Following my post yesterday on Portland’s immense rail transit waste comes this new report from the Brookings Institution. Released today, the report (and this cool interactive map) analyzes U.S. transit systems and their relation to employment access. Some of the key findings:
- Nearly 70 percent of large metropolitan residents live in neighborhoods with access to transit service of some kind.
- The typical metropolitan resident can reach about 30 percent of jobs in their metropolitan area via transit in 90 minutes.
- About one-quarter of jobs in low- and middle-skill industries are accessible via transit within 90 minutes for the typical metropolitan commuter, compared to one-third of jobs in high-skill industries.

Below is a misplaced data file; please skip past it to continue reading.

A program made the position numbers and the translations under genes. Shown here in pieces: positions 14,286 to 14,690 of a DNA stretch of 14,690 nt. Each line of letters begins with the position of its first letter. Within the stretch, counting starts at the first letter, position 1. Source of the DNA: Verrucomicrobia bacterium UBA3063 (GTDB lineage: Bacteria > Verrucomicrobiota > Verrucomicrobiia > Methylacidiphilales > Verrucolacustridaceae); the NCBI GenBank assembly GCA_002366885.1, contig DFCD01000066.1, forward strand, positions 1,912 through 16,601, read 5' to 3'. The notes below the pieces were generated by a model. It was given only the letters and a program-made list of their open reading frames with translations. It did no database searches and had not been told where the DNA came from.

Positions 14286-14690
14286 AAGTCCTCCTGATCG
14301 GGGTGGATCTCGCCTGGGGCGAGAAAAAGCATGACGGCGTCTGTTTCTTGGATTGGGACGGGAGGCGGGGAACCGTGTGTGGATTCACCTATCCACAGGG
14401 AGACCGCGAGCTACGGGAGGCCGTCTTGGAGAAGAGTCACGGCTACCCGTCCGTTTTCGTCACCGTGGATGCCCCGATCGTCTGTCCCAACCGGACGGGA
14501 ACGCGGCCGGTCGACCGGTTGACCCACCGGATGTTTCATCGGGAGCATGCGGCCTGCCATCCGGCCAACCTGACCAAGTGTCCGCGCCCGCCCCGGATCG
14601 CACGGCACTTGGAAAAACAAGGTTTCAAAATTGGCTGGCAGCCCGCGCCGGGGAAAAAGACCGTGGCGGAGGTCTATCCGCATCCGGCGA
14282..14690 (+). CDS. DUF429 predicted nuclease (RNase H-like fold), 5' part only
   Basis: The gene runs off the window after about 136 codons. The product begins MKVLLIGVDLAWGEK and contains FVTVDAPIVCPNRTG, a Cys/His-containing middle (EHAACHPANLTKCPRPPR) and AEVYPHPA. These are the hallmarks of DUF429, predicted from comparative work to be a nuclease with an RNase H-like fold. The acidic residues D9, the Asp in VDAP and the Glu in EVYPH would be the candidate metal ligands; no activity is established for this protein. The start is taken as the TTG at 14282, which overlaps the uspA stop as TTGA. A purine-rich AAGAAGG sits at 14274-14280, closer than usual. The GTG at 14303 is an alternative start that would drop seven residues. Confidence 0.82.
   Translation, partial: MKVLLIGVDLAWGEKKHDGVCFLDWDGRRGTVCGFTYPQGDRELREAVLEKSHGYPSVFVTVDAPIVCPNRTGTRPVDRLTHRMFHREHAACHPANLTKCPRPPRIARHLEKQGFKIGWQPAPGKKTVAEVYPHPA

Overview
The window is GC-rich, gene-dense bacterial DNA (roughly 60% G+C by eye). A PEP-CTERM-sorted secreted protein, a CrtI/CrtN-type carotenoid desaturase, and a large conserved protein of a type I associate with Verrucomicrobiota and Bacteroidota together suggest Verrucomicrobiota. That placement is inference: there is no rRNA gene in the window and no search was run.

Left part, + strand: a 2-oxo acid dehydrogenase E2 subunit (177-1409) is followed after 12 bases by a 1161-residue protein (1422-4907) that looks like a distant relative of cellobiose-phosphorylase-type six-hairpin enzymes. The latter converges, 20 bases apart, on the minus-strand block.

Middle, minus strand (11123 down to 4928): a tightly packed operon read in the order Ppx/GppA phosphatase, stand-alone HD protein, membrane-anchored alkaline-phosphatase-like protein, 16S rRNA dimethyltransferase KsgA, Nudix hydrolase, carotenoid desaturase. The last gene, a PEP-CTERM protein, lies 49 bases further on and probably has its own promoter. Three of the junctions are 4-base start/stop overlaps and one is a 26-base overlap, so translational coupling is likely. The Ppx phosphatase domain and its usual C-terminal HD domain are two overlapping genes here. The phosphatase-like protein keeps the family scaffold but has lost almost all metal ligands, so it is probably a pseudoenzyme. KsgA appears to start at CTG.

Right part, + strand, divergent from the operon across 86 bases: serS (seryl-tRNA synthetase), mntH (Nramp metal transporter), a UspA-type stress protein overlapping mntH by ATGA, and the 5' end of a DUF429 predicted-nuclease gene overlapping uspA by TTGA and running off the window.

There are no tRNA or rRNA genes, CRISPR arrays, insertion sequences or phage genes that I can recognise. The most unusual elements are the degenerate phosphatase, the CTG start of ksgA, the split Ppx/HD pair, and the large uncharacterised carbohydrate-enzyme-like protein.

Important takeaway: as metropolitan areas continue to suburbanize (including lower-income residents who previously resided in inner cities), the spoke-and-hub model of transit, which relies on monocentric urban land-use patterns, will become less useful for those who can least afford private auto trips. The high-skilled, high-income workers of central cities benefit the most from the status quo, while the increasingly lower- to middle-income suburban residents — who are more and more often finding work in the suburbs, as well — have less access to efficient transit.
As fixed-line (rail) transit best suits the old monocentric model, transit agencies (and, hopefully, private transit companies) will need more flexibility. If governments must spend money on transit authorities, bus rapid transit is obviously the more sensible alternative.
I don’t believe the Brookings authors go far enough in their conclusions or articulate the inconvenient truth that many Americans have rejected transit outright, but it is definitely worth reading. The full report is available for download as a PDF.